Nvidia's K1 Super Chip Lands in Farmer's Field
If crop circles are otherworldly messages, Nvidia's attempt to speak their language may reveal something about humans to observers on high: We like to play games -- and the faster, fancier and more complex, the better. Nvidia cut a crop circle resembling its new K1 super chip into a farmer's barley field to draw attention to its "impossibly advanced" qualities.
Jan 8, 2014 7:00 AM PT
Nvidia this week announced the Tegra K1, a 192-core super chip that brings its Kepler architecture to the mobile space.
Kepler is used in what Nvidia claims is the fastest GPU on the planet, its GeForce GTX 780 Ti.
Because the K1 will support the latest PC-class gaming technologies -- such as DirectX 11, OpenGL 4.4 and Tessellation -- it will be able to run the Unreal Engine 4 game engine, allowing PC- and console-class game play.
The processor delivers the same graphics features as the Xbox One and PlayStation 4, according to Nvidia, and is faster than those consoles' predecessors.
"The Tegra K1 chipset is going to be a huge force in the gaming industry," Praveen Chandrasekar, a research manager at Frost & Sullivan, told TechNewsWorld.
The Tegra K1's Features
The Tegra K1 will be available in two versions that will be pin-to-pin compatible.
One has a 32-bit quad-core, 4-Plus-1 CPU; it is expected to be in devices in the first half of this year.
The other uses a custom 64-bit dual Super Core CPU designed by Nvidia. Code-named "Denver," it delivers very high single- and multi-thread performance. It is based on the ARMv8 architecture. This version is expected to be in devices in the second half of this year.
Both versions will be powered by the 192-core Nvidia Kepler GPU, which is 1.5 times more efficient than other mobile GPUs, according to Nvidia.
"Offering two parts which are pin-compatible is a very smart strategy," Jim McGregor, principal analyst at Tirias Research, told TechNewsWorld. "OEMs can design mobile devices with the 32-bit version and swap them out for the 64-bit version when the software is more mature."
The Tegra K1 is the first mobile processor to support Nvidia's CUDA parallel computing platform, which is being used in supercomputers.
Kepler "gives you very high performance for GPU applications and lets you do CUDA applications on the side," McGregor remarked.
Developers have downloaded CUDA more than 2 million times to create cutting-edge GPU-accelerated applications for uses such as computer vision, advanced imaging and speech recognition.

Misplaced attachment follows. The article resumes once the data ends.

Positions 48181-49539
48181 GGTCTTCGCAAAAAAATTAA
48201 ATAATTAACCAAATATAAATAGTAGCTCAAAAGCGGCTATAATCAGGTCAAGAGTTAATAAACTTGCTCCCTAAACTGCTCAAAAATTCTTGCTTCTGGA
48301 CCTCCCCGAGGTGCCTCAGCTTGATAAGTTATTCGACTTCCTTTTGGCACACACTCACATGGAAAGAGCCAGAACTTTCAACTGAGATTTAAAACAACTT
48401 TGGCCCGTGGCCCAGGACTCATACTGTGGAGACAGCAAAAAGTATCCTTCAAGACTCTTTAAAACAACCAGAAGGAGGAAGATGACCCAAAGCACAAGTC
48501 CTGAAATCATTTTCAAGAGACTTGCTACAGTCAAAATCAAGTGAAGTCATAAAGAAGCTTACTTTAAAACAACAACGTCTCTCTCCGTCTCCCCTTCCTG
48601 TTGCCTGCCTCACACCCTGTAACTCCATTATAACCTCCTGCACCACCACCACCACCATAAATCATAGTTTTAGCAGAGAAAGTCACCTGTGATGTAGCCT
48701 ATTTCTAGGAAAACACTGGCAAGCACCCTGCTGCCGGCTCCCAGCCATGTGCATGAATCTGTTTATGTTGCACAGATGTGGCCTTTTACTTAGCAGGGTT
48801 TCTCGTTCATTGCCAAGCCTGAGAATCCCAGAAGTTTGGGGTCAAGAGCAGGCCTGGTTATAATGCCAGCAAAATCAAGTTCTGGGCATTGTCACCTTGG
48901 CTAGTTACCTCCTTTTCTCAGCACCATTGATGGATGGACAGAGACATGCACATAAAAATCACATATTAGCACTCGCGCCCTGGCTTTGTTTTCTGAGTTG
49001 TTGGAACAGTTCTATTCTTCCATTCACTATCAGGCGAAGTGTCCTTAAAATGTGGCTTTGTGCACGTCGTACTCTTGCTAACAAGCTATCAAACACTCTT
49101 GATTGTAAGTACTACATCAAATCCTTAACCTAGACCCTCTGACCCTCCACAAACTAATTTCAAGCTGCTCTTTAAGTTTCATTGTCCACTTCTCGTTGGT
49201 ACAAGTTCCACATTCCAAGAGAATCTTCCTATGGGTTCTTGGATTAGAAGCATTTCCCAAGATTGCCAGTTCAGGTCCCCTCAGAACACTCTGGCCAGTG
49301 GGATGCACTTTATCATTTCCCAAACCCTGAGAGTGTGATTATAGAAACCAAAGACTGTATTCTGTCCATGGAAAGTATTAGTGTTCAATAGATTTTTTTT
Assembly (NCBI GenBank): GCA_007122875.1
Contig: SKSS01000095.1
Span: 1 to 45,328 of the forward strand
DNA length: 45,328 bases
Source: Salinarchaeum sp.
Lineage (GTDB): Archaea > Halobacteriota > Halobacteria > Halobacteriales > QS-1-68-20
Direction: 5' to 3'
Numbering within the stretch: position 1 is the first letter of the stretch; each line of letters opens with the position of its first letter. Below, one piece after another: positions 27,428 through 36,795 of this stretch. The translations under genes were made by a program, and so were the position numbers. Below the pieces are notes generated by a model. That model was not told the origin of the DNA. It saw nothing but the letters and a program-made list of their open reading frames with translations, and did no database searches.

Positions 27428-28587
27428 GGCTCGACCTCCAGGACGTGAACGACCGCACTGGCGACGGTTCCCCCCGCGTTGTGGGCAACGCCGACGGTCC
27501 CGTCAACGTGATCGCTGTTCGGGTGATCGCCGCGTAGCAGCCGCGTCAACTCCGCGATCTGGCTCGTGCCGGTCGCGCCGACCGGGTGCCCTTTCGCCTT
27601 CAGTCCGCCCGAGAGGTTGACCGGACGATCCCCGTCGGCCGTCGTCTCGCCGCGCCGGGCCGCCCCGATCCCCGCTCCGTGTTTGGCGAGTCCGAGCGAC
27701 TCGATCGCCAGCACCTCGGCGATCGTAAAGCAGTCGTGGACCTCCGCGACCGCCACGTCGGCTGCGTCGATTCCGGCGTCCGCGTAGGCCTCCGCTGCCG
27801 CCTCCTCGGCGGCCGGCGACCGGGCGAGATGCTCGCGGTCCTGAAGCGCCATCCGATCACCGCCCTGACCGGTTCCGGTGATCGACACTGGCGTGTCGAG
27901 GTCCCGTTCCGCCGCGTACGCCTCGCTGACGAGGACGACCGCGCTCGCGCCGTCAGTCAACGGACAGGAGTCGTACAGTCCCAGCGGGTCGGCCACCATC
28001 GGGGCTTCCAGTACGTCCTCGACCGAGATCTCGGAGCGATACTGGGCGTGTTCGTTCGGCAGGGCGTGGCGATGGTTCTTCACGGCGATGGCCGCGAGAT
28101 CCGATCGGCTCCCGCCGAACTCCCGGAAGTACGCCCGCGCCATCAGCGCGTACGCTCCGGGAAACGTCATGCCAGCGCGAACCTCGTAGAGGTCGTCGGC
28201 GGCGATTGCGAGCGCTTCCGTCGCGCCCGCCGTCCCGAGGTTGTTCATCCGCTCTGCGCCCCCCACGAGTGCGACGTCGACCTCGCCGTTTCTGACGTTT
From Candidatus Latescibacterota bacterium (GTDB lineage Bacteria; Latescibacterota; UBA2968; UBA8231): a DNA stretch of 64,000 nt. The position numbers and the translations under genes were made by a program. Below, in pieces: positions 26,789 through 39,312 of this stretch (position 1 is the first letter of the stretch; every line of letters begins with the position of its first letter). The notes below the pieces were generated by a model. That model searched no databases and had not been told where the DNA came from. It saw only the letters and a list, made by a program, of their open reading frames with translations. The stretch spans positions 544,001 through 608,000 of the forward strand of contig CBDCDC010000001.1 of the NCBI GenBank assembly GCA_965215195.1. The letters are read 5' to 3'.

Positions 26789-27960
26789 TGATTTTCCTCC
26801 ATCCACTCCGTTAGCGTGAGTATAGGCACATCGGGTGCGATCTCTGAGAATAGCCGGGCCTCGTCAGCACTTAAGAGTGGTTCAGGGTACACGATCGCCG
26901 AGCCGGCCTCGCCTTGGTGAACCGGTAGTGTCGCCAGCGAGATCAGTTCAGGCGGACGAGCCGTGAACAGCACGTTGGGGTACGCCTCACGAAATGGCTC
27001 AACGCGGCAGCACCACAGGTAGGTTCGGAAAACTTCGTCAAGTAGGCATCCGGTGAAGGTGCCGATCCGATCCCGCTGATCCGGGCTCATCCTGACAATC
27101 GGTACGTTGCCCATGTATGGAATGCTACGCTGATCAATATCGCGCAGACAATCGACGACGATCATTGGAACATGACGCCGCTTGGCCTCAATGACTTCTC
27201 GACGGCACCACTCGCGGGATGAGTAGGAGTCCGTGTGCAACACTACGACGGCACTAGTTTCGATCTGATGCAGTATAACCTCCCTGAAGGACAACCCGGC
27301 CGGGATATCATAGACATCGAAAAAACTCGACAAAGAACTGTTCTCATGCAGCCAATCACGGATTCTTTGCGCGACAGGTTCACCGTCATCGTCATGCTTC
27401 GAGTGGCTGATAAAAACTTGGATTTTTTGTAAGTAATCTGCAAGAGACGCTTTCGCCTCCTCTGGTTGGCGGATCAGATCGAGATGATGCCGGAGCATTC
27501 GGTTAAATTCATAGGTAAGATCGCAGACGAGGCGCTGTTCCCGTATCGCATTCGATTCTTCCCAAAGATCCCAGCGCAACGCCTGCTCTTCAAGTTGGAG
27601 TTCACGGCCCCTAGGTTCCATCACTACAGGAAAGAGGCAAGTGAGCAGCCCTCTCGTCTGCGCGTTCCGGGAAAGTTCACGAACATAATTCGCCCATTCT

K1 Delivers the Unexpected
There was little of the ordinary about the K1's announcement.
Take the marketing -- Nvidia last week carved out a crop circle resembling a computer chip in a California farmer's barley field.
Further, the K1 is being offered as a 192-core device, although that applies only to the GPU cores. "They're not even counting the CPU cores," McGregor said. "That fits right in with the crop circle stunt."
The K1 appears to have come out of left field. It "wasn't announced in Nvidia's road map, so it's a bit of a surprise," McGregor commented.
The fruition of the Denver project in the 64-bit version of the K1 also was unexpected, because "everyone's been waiting for Denver to come out for years," McGregor pointed out.
Pushing Further Into the Auto Industry
In addition to game consoles and superphones, Nvidia is offering the K1 for various automobiles.
"Tegra K1 will bring a truly breakthrough rendering technology to all platforms, enabling real-time photorealistic display of user interfaces and visuals inside apps," Danny Shapiro, Nvidia's senior director for automotive, told TechNewsWorld.
The 192 cores will let advanced driver assistance systems such as pedestrian detection, blind spot monitoring and lane departure warnings run in real time when hooked up to in-vehicle sensors, Shapiro said.
Nvidia's graphics processors already ship in "a wide range of luxury and mainstream vehicles from Audi, BMW, Tesla, Volkswagen, Lamborghini [and] Rolls Royce," Shapiro said. They are mainly used in infotainment systems and rear seat entertainment systems.